The EU thinks O2, Vodafone and Everything Everywhere's combined approach to pushing pay-by-wave phones could stifle competition - so the triumvirate will have to wait another three months to find out if they'll be allowed to team up.
Not that the EU is rejecting Project Oscar, the platform proposed by the telco trio, but the rubber stamping that had been hoped for is now off the agenda. Plus, as NFC World reports in detail, a full investigation will be necessary before the three operators are allowed to create their own secure-app-hosting platform, much to the delight of Three, which was never invited to the Oscar party.
Project Oscar, like its US equivalent ISIS, is designed to provide a single point of contact for companies hoping to deploy secure applications taking advantage of wireless NFC (Near-Field Communications) technology.
So a bank could create a single credit card application, or a supermarket a loyalty-card app, compatible with Project Oscar, and deploy its software onto the secure and protected element in phone SIMs, which are owned by all three operators (with the app makers paying an annual rent, naturally). The secure element is required by the NFC standard and is the bit trusted to hold a punter's private banking details.
But Oscar goes further than that - submissions to the EU (and seen by El Reg) propose that advertisers would also be able to book SMS campaigns and in-app adverts, which would be sent out to customers across the three operators - thus the platform isn't limited to those applications making use of NFC or the secure element which underlies it. Even banner ads on network operators' web portals would be sold by Oscar, with advertisers also able to pay more for demographically-targeted advertising.
Pay-by-bonk desperately needs standard platforms on which to exist - Barclaycard isn't going to make different versions of its app for every network operator when it can create one for Google Wallet (which will, eventually, work on every Android handset) - so if the operators can't get together then they'll probably lose the platform entirely. Elsewhere in the world operators are also coalescing into groups to create similar bodies, though the UK operators' decision to exclude their smallest rival, Three, was always going to make approval more difficult.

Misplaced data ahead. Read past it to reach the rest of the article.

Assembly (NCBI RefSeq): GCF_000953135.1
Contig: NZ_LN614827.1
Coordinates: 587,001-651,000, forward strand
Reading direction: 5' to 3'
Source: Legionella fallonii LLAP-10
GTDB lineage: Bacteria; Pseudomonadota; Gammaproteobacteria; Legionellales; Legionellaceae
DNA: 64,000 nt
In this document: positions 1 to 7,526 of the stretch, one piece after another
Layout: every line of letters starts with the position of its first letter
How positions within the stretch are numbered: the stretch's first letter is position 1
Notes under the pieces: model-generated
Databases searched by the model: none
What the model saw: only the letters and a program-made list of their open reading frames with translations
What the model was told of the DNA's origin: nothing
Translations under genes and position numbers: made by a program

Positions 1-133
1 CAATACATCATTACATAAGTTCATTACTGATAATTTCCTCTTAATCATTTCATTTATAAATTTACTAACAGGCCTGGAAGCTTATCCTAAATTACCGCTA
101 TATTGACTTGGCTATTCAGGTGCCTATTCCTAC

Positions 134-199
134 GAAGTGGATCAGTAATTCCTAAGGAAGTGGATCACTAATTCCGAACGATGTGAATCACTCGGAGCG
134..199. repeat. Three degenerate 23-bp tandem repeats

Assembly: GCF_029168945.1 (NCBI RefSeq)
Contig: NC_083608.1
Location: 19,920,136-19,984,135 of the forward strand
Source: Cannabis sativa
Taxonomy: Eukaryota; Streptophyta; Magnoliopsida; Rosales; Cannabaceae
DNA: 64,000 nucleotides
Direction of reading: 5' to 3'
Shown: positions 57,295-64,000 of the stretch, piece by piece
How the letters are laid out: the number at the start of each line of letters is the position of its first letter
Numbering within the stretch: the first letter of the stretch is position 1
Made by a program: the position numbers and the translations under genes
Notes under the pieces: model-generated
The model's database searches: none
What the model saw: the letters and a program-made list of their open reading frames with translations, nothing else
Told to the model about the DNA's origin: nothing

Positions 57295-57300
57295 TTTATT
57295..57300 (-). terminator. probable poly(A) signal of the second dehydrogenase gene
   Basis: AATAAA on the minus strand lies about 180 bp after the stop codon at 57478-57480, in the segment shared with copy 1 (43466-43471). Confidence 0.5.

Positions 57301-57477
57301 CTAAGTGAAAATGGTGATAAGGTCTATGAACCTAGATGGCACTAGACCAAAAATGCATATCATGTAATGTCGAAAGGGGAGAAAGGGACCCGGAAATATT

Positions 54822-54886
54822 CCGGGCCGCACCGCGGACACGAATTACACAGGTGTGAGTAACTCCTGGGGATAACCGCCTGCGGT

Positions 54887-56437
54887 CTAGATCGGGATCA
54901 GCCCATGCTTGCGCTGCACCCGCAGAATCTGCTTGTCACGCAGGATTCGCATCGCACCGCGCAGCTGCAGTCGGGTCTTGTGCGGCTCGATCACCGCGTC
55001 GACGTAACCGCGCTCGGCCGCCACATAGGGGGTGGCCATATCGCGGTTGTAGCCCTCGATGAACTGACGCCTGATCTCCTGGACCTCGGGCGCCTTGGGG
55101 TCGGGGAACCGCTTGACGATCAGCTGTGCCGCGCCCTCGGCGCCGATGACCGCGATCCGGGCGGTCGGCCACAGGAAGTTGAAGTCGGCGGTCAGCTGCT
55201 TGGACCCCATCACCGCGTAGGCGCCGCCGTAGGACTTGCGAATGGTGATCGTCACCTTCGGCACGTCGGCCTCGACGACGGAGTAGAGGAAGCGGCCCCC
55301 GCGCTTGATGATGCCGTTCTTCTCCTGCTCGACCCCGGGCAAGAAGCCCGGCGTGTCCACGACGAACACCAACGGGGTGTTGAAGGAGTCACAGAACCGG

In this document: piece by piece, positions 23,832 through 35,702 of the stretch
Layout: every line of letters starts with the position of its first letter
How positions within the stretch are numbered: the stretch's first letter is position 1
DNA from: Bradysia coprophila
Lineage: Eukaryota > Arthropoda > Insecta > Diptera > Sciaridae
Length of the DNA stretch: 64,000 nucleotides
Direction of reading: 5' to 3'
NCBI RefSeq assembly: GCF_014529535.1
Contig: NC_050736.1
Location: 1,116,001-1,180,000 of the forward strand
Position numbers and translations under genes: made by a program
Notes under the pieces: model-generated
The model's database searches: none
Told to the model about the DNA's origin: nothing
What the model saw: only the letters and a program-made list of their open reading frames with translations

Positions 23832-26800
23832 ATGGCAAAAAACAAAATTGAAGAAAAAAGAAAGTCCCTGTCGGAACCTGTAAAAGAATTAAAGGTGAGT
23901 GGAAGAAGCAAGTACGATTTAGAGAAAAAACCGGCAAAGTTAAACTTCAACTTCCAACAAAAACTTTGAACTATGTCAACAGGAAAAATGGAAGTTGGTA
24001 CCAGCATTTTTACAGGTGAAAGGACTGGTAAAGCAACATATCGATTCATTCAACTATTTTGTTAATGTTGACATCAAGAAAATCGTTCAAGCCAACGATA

Three is still welcome to use Project Oscar, but as a customer rather than a joint owner, a status the forth network operator rejects.
When NFC was first touted, something in the region of a decade ago, the thought was that network operators could move into banking and make a percentage on every bonked transaction. That dream is now long gone, the barriers to entry being almost insurmountable, so the network operators now look to advertising and renting out space on the (SIM-based) secure element as the best way to fund NFC, which is why Oscar has expanded into sending bulk SMS and banner adverts.
But delaying everything by another few months gives cloud-based solutions, such as Barclaycard's PingIt and PayPal Mobile, more time to establish themselves, and gives Google Wallet more time to embed itself as the default solution, not to mention getting a few months closer to Apple's much-anticipated entry into the fray. ®